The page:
Explorations are not only for explorers to visit or live in distance lands, but they can also be in one’s own backyard, town, city, state or country. As long as I am able to travel, there will always be something to write and reflect on which leads me to believe that perhaps my dream job would be as a travel writer or blogger.

 

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Filed under Capacity Buidling, Coaching, Education, Leisure, Networking, Psycho-Social Support, Public Policy, Recreation, Rehabilitation, Stakeholder Engagement, Volunteering

Keeping it Real in Spain?

My paternal grandfather and father, were both good amateur soccer players in their youth. While on a recent vacation in Spain, I was staying close to Real Madrid’s stadium. I must admit I did not intend to blog about the La Liga, Spain’s premier football division largely because I did not know much about the teams. When I found out that my hotel was near the stadium, I decided to take a walk around the Madrid neighborhood to see for myself.

Visit to Madrid, Spain, 2017. Photo credit: Unknown.

Like many Americans, sports coverage in the United States is mainly focused on the NFL, NBA, MLB and NHL. Major League Soccer in the United States has grown significantly and U.S.Soccer team has had some strong performances in previous World Cup Championships. In Europe, soccer is the sport that captures the public interest with international soccer starts like Real Madrid’s Ronaldo and Barcelona’s Messi. The best of the best players in developing countries sometimes make it into the soccer leagues of Europe and North America.

Economics drives the investment in sport stadiums like Read Madrid’s and other stadiums around the world. From Wimbledon to Fenway the infrastructure to compete and maintain in such stadiums costs millions. Many parts of Asia and Africa are prohibitively expensive for the public to bear such an investment (considering other competing demands) which is why only the best of the best players from developing countries make it to play in the West.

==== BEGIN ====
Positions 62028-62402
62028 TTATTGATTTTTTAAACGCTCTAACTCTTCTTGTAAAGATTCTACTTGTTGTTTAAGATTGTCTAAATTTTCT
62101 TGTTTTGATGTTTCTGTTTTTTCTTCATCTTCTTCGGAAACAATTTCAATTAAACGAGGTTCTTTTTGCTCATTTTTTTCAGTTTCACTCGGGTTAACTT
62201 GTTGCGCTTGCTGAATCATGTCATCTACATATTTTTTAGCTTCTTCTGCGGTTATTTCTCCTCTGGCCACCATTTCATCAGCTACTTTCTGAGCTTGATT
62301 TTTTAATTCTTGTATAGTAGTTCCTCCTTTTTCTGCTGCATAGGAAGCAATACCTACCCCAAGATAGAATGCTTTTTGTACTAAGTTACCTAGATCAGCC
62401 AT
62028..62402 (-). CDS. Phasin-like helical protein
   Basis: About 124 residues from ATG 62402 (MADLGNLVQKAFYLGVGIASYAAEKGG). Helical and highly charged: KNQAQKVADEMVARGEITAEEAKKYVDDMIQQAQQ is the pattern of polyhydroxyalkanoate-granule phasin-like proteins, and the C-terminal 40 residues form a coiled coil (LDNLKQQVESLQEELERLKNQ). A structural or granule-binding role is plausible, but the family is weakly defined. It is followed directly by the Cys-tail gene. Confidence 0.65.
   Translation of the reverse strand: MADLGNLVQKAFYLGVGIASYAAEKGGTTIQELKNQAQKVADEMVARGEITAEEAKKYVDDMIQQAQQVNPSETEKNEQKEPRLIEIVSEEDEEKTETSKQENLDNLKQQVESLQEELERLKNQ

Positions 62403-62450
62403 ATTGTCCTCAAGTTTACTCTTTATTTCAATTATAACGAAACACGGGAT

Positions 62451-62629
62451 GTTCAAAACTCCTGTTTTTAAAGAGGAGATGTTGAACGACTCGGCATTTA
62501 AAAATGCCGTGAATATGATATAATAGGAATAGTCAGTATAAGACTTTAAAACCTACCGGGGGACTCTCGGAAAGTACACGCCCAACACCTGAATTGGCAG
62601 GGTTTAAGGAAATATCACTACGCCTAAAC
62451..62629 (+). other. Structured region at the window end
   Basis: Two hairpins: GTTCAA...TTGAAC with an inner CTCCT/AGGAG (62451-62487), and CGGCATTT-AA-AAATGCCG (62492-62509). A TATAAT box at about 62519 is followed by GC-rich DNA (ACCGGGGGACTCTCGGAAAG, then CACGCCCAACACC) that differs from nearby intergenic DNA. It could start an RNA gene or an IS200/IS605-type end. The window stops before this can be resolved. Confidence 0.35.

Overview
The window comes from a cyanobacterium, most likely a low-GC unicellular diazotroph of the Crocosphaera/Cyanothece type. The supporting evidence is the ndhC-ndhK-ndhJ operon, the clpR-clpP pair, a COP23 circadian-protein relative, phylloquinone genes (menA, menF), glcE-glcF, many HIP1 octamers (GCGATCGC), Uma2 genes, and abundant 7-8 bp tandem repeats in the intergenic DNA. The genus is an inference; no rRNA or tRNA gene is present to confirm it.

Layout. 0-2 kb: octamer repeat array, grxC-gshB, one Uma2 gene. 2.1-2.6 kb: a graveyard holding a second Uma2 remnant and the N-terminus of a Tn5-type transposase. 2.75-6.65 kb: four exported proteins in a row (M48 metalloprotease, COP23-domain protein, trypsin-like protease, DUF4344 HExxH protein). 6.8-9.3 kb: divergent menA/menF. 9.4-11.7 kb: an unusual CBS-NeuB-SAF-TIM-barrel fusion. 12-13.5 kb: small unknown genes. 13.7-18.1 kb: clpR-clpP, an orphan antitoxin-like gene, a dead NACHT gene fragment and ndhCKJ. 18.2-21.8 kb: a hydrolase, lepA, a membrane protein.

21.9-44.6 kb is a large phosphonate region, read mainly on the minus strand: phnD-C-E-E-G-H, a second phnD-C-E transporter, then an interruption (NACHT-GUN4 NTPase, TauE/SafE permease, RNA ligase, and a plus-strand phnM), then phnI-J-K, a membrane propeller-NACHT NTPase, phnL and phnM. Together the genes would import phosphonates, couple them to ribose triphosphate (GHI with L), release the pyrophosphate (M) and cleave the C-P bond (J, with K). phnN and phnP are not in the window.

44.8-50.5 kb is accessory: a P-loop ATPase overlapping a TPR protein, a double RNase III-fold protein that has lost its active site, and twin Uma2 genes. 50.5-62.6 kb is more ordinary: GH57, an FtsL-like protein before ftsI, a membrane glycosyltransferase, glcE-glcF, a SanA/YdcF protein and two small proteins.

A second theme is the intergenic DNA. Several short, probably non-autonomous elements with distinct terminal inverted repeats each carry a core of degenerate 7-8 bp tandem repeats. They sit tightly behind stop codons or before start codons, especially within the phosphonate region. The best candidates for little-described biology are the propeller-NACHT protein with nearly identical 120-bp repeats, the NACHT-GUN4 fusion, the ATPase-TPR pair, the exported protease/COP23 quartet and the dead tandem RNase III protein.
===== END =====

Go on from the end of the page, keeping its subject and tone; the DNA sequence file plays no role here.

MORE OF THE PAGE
Squash is a minor sport relative the world’s love of football so my walk through this Madrid neighborhood, helped me to keep it real with more perspective on the urban squash movement.

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Filed under Capacity Buidling, Community Development, Education, Foreign Policy, International Development, Leadership, Public Policy, Recreation, Squash, Youth Development

What are Indicators of Youth Development?

Thanks to big data and increasingly shared datasets, the concept of youth development is being qualitatively measured across countries. The Commonwealth Secretariat recently released its third “Global Youth Development Index and Report” to measure how young people in 183 countries are positioned for the future.

Artistic Interpretation of Youth Development.

Source: Artistic interpretation of Youth Development in Key West, Florida. Photo Credit: T. Mohammed, 2015.

The report uses 5 domains which the authors see as critical to youth development: education, health, employment civic participation and political participation. My previous post gave examples of social entrepreneurs and policy makers working to achieve the United Nations’ Sustainable Development Goals. This report acts as an impressive data-advocacy tool to focus attention and investment where needed the most.

The Commonwealth Secretariat’s Global Youth Development Index (GYDI) allows the public to compare and contrast countries where youth development is going well and not so well. Based on the GYDI, what attention and investment can you or your organization make in youth development?

 

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Filed under Capacity Buidling, Education, Foreign Policy, Grant Making, International Development, Leadership, Literature Review, Philanthropy, Planning, Private Public Partnerships, Public Policy, Stakeholder Engagement, Youth Development

India, Uganda and USA: What Can We Learn by Comparing and Contrasting in Youth Development?

As mentioned, in earlier blog posts thanks to my formative United Nations Volunteer experience in Uganda, I’ve spent considerable time and energy as a founding team member of Khelshala in India. In the last couple of weeks, I was fortunate to attend fundraisers at Khelshala in Boston and the The Child Is Innocent in Boston. For both of these non-governmental organizations, this was my second time attending their fundraisers.